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Is staying married better for the kids than divorce?

What was it that made me stick out my marriage so long? It wasn’t what we tend to think about, like obligation or vows…it was fear. Fear of the unknown, of how I would support us, of where I would go, of how he would react…but I was afraid of how a divorce would affect our children most of all. Interestingly, in the end, I realized how much remaining married was actually destroying us all piece by piece.

First of all, our unhappiness was not hidden from our children. Kids aren’t dumb — they could see our unhappiness, distance, and fighting. (I won’t even share the details of some writing I found by one of my daughters about her feelings and experience when their dad and I were not getting along.) Even worse, was realizing that we were creating the blueprint for marriage for their lives. They were learning what marriage should look like and feel like. When someone pointed this out to me (and even got deeper by asking me what I would want my daughters to do in the same situation), I could hardly breathe. It was one of those moments where I wished I could climb out of my skin. I felt immense pain and panic at the thought of either of them spending their marriage feeling the way I did. So, how could living this way possibly be better than being divorced?

It turns out, it’s not. Michael Lamb’s meta-study, “Mothers, Fathers, Families, and Circumstances: Factors Affecting Children’s Adjustment,” concluded that 80% of the children do well with no long-term negative effects on their social adjustment, mental health, or grades. Even bigger, it showed that supportive childhoods have a few key things in common.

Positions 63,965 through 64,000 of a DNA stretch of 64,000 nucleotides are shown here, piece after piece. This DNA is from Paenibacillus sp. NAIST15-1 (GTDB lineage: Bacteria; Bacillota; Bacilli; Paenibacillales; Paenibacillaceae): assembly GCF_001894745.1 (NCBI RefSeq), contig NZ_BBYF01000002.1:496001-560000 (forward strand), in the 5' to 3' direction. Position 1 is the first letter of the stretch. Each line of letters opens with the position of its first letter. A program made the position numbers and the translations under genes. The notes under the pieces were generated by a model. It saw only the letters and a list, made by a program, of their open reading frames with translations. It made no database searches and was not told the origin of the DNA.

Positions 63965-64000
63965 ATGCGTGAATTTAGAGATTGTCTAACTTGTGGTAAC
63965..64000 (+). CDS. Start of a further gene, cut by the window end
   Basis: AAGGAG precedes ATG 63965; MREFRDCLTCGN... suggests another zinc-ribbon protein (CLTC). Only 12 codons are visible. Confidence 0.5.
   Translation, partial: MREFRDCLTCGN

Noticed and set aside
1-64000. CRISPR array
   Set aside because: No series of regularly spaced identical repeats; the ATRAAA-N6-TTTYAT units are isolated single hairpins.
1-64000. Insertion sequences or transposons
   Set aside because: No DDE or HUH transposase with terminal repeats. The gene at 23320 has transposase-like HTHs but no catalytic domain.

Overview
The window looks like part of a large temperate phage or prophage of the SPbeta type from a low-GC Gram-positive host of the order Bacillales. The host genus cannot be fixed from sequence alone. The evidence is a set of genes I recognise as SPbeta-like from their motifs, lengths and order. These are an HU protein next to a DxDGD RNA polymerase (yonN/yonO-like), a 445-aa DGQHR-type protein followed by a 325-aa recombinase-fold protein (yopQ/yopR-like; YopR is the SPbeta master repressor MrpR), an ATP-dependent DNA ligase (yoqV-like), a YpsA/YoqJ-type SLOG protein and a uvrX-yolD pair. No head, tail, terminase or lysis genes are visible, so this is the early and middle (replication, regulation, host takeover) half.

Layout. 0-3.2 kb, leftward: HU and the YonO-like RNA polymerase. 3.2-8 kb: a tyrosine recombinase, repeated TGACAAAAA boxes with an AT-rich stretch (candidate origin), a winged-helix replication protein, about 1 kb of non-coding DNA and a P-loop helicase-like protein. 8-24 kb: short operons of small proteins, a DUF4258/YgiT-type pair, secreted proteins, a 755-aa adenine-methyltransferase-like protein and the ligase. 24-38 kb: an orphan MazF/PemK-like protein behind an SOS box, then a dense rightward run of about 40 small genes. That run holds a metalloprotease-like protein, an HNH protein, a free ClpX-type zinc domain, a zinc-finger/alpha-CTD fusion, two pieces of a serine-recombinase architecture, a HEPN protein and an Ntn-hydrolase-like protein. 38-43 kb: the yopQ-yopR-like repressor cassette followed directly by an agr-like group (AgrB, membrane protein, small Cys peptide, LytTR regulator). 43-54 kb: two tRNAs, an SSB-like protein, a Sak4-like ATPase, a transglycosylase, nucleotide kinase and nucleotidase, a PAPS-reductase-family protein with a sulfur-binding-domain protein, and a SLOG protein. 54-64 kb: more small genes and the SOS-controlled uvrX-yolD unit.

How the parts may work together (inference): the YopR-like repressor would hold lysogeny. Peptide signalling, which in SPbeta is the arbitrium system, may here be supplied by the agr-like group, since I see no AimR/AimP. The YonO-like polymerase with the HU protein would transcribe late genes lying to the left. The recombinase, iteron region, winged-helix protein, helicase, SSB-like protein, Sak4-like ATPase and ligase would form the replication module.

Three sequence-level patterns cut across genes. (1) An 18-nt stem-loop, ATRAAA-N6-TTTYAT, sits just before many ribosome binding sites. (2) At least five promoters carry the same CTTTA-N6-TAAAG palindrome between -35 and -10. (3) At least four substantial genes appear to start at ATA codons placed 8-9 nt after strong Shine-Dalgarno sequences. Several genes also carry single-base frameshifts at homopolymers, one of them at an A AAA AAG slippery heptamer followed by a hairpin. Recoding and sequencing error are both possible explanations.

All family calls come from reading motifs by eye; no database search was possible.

1. The kids have good relationships with both of their parents, and the parents more or less get along.
  2. The parents are emotionally stable and recovered enough from their relationship to focus on parenting — meaning they can be emotionally responsive, give stability, and love.
  3. The kids have basic life resources like ample food, acceptable shelter, and a good network of social support.

The most interesting feature of the childhoods of well-adjusted children? The parents don’t need to be married or even living in the same house! This study has implications beyond divorce, too, has implications for foster, adoption, and other situations. Marriage has nothing to do with our children’s happiness and success and life — but how we support and love them, and how we manage our coparenting, has everything to do with it.

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